My mom and dad called as we were getting ready to go out the door to tell us that dad had fallen asleep and just woke up so they were going to be a little bit late. Lissa assured them it was alright and that we would see them at the restaurant. We were only around 10 minutes from N & J, but I was excited to get there.
It’s that on edge nerves kind of thing. You are excited for what is going to happen, yet scared to death. Sort of like starting a new job or your first day of school, you know? You can’t wait for it to get here, but it’s never exactly what you expect so it throws you off balance. And Adam had me off balance enough on his own already.
When we got to the restaurant, there was a long table sat up in one area of the dining room, enough to sit 12 people probably. It took over most of the room I thought and I realized I was feeling kind of queasy, like my heart was beating just a trifle too fast and I had to consciously take a couple of deep breaths to get it under control.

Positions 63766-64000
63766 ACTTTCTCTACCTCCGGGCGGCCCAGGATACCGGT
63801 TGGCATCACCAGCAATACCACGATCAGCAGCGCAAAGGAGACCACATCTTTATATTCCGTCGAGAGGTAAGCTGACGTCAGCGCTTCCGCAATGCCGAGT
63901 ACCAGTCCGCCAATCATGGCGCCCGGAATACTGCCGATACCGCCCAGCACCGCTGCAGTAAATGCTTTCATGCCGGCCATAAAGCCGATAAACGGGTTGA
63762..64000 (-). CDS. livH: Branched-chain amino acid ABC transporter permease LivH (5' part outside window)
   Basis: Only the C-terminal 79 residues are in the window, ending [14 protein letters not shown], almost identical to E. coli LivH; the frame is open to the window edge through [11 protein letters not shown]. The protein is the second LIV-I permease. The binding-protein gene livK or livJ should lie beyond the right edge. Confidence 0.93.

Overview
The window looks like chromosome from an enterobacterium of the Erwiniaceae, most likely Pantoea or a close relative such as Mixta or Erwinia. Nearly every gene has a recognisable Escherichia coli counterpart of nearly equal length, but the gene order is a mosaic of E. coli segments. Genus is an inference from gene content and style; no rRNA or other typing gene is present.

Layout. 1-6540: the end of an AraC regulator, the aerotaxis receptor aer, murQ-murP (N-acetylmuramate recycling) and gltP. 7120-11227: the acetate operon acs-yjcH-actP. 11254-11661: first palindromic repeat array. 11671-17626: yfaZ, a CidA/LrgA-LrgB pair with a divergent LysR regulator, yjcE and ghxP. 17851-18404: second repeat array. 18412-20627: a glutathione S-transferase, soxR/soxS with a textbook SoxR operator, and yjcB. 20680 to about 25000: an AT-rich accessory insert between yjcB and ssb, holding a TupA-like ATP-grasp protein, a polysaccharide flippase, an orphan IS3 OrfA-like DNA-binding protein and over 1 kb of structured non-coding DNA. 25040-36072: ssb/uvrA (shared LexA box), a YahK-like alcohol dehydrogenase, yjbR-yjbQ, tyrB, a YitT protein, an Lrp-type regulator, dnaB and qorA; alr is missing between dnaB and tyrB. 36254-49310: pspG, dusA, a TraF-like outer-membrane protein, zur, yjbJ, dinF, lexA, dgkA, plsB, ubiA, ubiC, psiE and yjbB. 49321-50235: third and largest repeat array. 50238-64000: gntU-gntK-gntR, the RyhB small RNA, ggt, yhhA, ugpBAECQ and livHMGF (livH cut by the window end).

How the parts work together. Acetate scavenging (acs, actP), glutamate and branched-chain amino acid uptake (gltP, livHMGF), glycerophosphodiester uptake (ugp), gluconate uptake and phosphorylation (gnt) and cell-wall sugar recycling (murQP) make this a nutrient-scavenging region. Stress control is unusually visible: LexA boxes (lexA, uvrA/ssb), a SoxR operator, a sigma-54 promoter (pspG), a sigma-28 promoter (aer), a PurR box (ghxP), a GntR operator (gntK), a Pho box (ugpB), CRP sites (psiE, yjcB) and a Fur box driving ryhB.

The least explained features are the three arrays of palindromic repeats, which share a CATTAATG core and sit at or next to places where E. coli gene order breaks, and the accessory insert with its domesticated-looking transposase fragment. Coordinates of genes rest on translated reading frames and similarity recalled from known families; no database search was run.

Nevertheless, I wore a smile when I entered the dining room. I kept telling myself these are all going to be people I care about, no one was going to be a jerk or anything—I hoped.
The phrases ‘you are what your family makes you’ and ‘you can be defined by the people you spend time with’ ran rampantly through my mind and I wondered what Adam would think about these people. Every family has a nut or two and my family is an eclectic bunch, so it should be an interesting evening, barring any unforeseen incidents.
Deep breaths Sarah.
A few people were already gathered there, an aunt and a couple of cousins and as we greeted each other and I made introductions, more people came in to join us.
Introductions went on for awhile and I began to notice that Adam was getting quite a few stares from other people in the restaurant, but not many from our group. I guess the word had spread amongst them and they either weren’t surprised by it or they had time to accept it.